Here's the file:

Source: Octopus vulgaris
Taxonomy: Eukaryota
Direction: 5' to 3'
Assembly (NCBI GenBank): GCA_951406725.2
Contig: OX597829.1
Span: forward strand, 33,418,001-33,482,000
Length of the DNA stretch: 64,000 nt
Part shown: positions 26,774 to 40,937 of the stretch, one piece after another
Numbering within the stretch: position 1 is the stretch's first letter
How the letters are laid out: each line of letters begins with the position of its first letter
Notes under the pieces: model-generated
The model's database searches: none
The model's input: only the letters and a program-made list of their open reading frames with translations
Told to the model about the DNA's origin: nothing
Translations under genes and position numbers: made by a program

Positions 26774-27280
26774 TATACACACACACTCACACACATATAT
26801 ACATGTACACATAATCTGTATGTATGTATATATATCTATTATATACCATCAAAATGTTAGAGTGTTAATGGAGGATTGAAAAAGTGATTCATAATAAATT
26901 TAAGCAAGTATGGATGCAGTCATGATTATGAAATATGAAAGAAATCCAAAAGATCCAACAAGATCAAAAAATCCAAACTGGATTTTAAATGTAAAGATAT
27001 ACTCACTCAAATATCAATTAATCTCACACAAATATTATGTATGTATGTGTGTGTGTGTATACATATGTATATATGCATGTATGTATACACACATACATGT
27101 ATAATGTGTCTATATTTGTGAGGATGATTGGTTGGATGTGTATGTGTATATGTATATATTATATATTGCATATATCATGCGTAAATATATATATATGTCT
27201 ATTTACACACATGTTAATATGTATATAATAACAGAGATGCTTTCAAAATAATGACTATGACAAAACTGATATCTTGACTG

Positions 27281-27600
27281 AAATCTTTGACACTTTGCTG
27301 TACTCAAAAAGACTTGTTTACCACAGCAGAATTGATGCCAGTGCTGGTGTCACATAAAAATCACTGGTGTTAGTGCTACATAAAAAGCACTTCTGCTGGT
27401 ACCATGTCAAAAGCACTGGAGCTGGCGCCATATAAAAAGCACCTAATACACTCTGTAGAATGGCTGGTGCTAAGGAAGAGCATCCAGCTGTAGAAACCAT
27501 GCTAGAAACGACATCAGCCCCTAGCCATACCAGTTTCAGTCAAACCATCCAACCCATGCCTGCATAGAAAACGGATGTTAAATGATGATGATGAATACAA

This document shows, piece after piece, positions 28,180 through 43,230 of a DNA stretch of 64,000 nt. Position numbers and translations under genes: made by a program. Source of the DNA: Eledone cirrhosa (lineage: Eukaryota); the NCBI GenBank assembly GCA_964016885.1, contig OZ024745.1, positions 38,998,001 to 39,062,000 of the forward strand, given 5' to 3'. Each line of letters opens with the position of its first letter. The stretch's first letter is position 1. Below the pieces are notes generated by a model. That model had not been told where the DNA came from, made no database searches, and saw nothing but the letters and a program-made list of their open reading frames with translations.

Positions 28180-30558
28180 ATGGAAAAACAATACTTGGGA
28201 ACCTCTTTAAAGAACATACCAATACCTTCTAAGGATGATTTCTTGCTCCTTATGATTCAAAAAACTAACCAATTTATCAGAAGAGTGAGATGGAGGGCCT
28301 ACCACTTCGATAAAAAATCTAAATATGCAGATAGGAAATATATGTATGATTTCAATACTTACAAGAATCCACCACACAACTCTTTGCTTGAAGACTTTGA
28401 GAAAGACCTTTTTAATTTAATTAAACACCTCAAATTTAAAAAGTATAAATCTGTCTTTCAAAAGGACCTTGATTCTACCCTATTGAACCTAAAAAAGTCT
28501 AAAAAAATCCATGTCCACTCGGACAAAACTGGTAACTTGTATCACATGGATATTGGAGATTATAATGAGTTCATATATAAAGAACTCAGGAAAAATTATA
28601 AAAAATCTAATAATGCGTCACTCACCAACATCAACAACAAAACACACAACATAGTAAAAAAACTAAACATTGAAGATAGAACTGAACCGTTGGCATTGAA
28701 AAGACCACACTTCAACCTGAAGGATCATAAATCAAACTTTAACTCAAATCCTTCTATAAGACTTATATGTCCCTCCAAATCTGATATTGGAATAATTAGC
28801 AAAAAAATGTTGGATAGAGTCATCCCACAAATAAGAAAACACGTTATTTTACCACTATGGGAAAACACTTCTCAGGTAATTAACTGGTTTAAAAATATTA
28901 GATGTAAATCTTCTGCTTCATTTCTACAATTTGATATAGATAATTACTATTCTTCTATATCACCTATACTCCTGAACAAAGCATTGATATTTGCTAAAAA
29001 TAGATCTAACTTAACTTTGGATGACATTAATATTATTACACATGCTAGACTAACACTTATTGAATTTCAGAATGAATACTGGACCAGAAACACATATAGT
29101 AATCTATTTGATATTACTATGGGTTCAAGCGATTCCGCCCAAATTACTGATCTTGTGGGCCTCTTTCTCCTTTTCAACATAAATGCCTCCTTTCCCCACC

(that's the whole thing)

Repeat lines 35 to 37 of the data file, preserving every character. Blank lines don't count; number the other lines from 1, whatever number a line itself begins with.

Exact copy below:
28601 AAAAATCTAATAATGCGTCACTCACCAACATCAACAACAAAACACACAACATAGTAAAAAAACTAAACATTGAAGATAGAACTGAACCGTTGGCATTGAA
28701 AAGACCACACTTCAACCTGAAGGATCATAAATCAAACTTTAACTCAAATCCTTCTATAAGACTTATATGTCCCTCCAAATCTGATATTGGAATAATTAGC
28801 AAAAAAATGTTGGATAGAGTCATCCCACAAATAAGAAAACACGTTATTTTACCACTATGGGAAAACACTTCTCAGGTAATTAACTGGTTTAAAAATATTA